Figure 2. Cereal rye (left) and medium red clover (right) cover crop planted with 3-in-1 Interseeder into previous corn crop at growth stage V7 in Waseca, MN (Photo taken June 19, 2016 prior to no-tilling soybean).
This year at the Institute for Ag. Professional Field School hosted on the University of Minnesota St. Paul campus (July 29-30), the questions “How early should cover crops be interseeded into corn” is explored. Utilizing a high-clearance planter outfitted with a Gandy Orbital Air Seeder (provided to the UMN Cover Crop Team by Gandy), and prototype soil disturbance units (Figure 4), cover crops were interseeded at corn corresponding to the V2, V5, and V7-V8 growth stages.
Figure 3. Avenger high-clearance adjustable tractor outfitted with Gandy Orbital Air Seeder and soil disturbance units.
In addition to interseeding dates, the following cover crops and seeding rates were used:
- Cereal Rye (aka. Winter Rye): 120 lb-live seed per acre
- Medium Red Clover: 10 1b-live seed per acre
- Hairy Vetch: 25 lb-live seed per acre
- Annual Ryegrass: 25 lb-live seed per acre
Figure 4. Cereal rye (left) and medium red clover (right) interseeded at corn growth stage V2.
Figure 5. Annual ryegrass (left) and hairy vetch (right) interseeded at corn growth stage V2.
Much of our understand concerning cover crop interseeding in the Upper Midwest is still in the research phase, and more time, and experiments are need to fully predict across a wide range of environments how covers will impact cash crop performance. For those intrepid farmers who are interested in planting cover crops. I advise the following:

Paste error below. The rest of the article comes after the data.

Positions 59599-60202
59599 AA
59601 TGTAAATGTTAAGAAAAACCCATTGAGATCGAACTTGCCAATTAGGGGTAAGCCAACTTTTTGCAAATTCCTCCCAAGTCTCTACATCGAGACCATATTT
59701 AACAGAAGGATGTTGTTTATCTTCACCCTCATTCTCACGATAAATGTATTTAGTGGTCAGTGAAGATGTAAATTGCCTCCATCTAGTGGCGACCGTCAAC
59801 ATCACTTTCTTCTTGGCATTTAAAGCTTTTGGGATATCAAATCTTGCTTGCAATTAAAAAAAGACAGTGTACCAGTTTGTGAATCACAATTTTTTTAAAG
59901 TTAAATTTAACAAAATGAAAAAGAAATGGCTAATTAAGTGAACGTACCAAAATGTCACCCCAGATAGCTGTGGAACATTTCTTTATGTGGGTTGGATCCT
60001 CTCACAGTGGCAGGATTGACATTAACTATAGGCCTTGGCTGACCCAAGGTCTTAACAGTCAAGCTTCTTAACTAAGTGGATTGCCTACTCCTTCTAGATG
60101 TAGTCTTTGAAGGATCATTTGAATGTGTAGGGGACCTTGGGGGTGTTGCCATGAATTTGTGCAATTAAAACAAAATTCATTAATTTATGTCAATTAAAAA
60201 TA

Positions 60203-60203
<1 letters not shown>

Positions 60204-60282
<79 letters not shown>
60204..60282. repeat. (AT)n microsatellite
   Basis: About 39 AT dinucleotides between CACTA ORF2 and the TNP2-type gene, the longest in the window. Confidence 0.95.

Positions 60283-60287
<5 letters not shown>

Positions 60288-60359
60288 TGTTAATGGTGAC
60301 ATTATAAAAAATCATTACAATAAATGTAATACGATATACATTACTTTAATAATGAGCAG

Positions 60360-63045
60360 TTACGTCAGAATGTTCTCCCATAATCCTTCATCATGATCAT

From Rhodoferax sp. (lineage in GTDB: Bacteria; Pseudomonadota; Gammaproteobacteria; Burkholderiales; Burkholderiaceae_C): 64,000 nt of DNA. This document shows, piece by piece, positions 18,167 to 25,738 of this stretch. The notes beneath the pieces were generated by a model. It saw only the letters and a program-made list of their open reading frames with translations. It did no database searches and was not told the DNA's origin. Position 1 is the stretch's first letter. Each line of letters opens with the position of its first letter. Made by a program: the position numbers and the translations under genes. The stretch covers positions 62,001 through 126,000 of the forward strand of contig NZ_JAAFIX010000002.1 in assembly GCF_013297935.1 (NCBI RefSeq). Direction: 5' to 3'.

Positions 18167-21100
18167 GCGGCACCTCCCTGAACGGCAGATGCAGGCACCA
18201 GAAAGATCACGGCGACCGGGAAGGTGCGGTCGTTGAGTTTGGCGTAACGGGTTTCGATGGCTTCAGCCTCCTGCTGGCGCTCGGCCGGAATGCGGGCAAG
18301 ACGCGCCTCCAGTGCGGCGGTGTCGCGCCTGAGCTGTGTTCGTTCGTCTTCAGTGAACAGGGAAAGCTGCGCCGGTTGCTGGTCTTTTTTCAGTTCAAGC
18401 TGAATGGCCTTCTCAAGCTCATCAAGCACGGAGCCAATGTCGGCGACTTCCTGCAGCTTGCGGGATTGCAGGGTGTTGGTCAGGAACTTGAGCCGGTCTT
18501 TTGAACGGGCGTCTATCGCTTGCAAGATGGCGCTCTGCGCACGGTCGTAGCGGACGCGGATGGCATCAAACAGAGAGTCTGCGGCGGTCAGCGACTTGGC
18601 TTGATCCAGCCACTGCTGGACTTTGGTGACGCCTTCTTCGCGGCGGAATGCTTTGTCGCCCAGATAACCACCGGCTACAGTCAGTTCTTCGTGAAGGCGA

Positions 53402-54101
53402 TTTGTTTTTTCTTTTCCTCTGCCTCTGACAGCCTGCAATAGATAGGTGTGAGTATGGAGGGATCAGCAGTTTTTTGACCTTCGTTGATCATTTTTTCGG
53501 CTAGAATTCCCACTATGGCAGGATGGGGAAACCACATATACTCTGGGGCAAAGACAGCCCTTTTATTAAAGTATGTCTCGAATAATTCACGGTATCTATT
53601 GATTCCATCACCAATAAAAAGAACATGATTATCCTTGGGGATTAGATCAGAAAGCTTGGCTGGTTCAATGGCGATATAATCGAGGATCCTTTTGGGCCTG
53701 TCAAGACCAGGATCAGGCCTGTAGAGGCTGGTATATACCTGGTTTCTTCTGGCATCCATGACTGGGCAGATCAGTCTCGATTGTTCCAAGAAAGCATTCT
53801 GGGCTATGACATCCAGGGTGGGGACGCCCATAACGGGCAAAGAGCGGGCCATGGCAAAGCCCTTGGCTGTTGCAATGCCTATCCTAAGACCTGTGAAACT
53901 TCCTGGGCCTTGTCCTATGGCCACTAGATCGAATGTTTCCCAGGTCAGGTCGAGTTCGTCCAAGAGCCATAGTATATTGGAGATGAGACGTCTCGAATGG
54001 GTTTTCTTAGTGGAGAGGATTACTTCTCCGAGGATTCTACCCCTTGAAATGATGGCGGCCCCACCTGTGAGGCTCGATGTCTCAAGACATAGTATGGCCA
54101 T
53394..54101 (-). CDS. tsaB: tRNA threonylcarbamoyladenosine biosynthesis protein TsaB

- Set your expectations low and be conservative. With all systems there is associated risk, and cover crops are no different.
- Determine what services most interest you (e.g. erosion control, reduction of offsite movement of nutrients, grazing, etc). Doing so will aid in the decision on which cover cropping system best fits your desired cropping system needs.
- Have a plan. For example, if cover crops are seeded into soybean, and they are winter hardy, what is the plan for planting corn not only in high-residue, but also void of fall tillage. Strip-tillage is a viable option for many corn and soybean growers.
- Be prepared to move quickly in the spring. Cereal rye can add on biomass quickly in the spring, and legume cover crops that survive the winter can be tricky to terminate with herbicides.
- Start with the basics. Cereal rye is bulletproof and relatively inexpensive. It establishes well in summer and in the fall, is winter hardy, and is easier to terminate in the spring than the legumes.
- If are new to cover crops, or any new technology, pick a uniform spot in your field and plant with and without cover crops. Keep everything else constant. With yield monitors, and adequate replication, you can assess if cover crops are a good fit for your farm.
- Reach out for help and advice. There are several in your state that can address your questions. UMN Extension, NRCS, MDA, USDA to name a few.